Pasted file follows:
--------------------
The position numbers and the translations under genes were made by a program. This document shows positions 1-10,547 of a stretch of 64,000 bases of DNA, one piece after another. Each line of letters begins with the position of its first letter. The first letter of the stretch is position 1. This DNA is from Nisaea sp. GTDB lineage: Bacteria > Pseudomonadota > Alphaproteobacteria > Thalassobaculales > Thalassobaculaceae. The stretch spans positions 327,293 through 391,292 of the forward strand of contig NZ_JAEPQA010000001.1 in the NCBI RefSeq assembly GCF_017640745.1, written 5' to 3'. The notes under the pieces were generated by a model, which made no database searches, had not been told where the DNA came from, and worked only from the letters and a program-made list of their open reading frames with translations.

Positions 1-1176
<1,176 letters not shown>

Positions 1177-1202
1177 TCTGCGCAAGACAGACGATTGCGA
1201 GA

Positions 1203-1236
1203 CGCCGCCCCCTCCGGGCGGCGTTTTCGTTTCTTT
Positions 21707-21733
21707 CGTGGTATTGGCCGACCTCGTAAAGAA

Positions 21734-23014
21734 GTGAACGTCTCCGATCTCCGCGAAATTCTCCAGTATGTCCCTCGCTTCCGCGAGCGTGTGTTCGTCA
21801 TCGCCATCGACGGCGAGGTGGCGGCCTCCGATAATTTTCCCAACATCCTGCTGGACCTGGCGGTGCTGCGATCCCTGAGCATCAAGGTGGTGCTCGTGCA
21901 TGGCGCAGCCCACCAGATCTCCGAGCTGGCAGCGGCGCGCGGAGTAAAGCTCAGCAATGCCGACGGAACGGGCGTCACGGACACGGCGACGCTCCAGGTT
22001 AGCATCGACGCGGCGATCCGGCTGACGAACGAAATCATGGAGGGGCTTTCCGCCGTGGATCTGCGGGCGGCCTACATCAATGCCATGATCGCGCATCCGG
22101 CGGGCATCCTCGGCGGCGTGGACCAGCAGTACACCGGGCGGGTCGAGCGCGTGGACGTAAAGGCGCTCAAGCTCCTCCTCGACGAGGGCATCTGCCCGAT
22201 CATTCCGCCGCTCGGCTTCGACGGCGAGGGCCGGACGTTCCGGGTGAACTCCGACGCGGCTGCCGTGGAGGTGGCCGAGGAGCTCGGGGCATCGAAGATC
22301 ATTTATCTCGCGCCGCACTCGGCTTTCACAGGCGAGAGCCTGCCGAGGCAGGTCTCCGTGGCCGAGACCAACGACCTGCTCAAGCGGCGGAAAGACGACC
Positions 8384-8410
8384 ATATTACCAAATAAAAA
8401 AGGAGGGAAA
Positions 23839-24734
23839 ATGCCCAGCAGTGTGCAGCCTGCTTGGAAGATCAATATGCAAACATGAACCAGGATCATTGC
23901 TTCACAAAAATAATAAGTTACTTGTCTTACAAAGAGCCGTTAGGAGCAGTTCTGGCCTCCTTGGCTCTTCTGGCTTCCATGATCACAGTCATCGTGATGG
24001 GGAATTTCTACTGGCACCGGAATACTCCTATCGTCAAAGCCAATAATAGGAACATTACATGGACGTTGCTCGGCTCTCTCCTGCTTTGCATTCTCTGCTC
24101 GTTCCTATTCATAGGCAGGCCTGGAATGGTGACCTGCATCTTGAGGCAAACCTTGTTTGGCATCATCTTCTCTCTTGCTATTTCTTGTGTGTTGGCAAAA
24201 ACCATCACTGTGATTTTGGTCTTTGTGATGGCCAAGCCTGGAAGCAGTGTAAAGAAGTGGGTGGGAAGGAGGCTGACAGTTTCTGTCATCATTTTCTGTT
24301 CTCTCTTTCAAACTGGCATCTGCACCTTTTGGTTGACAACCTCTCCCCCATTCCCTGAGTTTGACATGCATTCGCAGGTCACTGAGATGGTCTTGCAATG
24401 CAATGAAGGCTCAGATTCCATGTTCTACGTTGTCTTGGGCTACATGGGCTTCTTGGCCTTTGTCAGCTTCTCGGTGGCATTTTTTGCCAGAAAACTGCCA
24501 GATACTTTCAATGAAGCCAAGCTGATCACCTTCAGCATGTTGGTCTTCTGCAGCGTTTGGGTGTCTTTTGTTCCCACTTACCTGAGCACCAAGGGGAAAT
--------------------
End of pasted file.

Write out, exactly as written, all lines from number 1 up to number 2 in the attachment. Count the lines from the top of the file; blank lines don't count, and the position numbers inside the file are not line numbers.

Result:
The position numbers and the translations under genes were made by a program. This document shows positions 1-10,547 of a stretch of 64,000 bases of DNA, one piece after another. Each line of letters begins with the position of its first letter. The first letter of the stretch is position 1. This DNA is from Nisaea sp. GTDB lineage: Bacteria > Pseudomonadota > Alphaproteobacteria > Thalassobaculales > Thalassobaculaceae. The stretch spans positions 327,293 through 391,292 of the forward strand of contig NZ_JAEPQA010000001.1 in the NCBI RefSeq assembly GCF_017640745.1, written 5' to 3'. The notes under the pieces were generated by a model, which made no database searches, had not been told where the DNA came from, and worked only from the letters and a program-made list of their open reading frames with translations.

Positions 1-1176